Managing Dried Out Phlox Plants: Why Is My Phlox Yellow And Dry

Dried Out Phlox Plant
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(Image credit: Gardening Know How, via Nikki Tilley)

Both creeping phlox (Phlox stoloniferais, Phlox subulata) and tall garden phlox (Phlox paniculata) are favorites in flower beds. Large patches of pink, white, purple, or blue creeping phlox are a cheery sight in spring when most other plants are just waking up from their winter slumber. Tall phlox can dominate the summer garden with long lasting, continual blooms that draw butterflies, bees, and even hummingbirds to the garden. Unfortunately, both types of phlox can be prone to a variety of diseases and pests that can discourage gardeners from growing the charming plants. In this article, we will discuss reasons for phlox yellowing and drying out.

Why is My Phlox Yellow and Dry?

Phlox plants are specifically prone to fungal diseases such as southern blight, rust, powdery mildew, etc. Powdery mildew is the most common fungal disease of phlox plants. This disease is first noticed by the powdery white spots or coating on plant tissues. The disease may progress to phlox yellowing and drying out, as well as excessive leaf drop. Fungal diseases can deplete phlox plants of vital nutrients and water by interrupting the plant’s natural flow of xylem and phloem and its ability to photosynthesize properly. This can lead to yellow or chlorotic and dried out phlox plants. Nutrient deficiencies, lack of water, improper lighting, and chemical drift can also cause yellow, dried out phlox plants. In addition to fungal diseases and unsatisfactory environmental conditions, phlox plants can fall victim to viral diseases such as mosaic virus, curly top virus, and aster yellows. These diseases can oftentimes present themselves as phlox yellowing and drying out. Many viral diseases are spread by insects like leafhoppers.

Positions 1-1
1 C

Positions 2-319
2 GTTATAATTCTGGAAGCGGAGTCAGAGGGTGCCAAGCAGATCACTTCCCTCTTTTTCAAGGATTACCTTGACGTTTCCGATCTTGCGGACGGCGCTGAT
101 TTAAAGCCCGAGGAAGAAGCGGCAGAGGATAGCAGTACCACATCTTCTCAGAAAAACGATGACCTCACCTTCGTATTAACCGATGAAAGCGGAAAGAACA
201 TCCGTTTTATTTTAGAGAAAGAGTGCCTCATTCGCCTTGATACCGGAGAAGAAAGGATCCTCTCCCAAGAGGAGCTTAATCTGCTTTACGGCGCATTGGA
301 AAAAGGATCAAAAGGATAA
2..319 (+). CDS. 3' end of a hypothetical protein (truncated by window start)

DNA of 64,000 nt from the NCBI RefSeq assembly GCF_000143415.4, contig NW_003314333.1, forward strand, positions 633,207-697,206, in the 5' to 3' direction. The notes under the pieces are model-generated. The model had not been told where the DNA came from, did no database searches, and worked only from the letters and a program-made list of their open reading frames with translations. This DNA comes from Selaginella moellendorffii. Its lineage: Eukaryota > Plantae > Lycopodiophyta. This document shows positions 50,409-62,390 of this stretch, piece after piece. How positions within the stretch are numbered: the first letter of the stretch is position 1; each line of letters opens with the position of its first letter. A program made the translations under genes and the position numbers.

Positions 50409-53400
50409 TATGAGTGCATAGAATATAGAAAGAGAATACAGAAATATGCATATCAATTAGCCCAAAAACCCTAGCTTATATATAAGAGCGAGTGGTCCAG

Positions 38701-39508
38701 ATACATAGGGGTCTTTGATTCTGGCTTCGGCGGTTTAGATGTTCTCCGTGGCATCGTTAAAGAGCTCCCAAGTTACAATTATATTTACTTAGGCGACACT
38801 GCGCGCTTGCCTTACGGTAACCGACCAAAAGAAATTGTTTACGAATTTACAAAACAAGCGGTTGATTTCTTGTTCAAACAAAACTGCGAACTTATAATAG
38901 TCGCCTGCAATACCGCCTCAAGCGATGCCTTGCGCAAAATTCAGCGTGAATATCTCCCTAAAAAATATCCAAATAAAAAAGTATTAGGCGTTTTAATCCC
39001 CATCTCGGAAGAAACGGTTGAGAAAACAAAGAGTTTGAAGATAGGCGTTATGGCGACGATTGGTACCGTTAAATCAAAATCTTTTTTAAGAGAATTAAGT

Managing Dried Out Phlox Plants

Most fungal diseases are soil borne and infect phlox plants when water from rain or manual watering splashes back up from infected soil onto plant tissues. Watering plants with a slow, light trickle of water directly at the root zone can help prevent the spread of many fungal diseases. However, we cannot control rain; therefore, using preventative fungal sprays before symptoms appear can also be beneficial. It is also important to provide phlox plants with proper air circulation, prevent overcrowding by properly spacing plants and dividing them frequently, and always clean up and discard fallen leaves and other plants infected with garden diseases. To ensure healthy plants, phlox should be fertilized regularly, either with slow-release fertilizer for flowering plants or monthly foliar sprays. Phlox plants also prefer slightly acidic soil and may not perform well in soils that are too alkaline. Creeping phlox and tall garden phlox grow best in full sun; in densely shaded areas phlox plants may yellow and not grow properly. Preventative insect control may protect phlox plants from viral diseases. However, when a phlox plant is infected with a viral disease, there is usually no cure. Infected plants should be dug up and destroyed.

Darcy Larum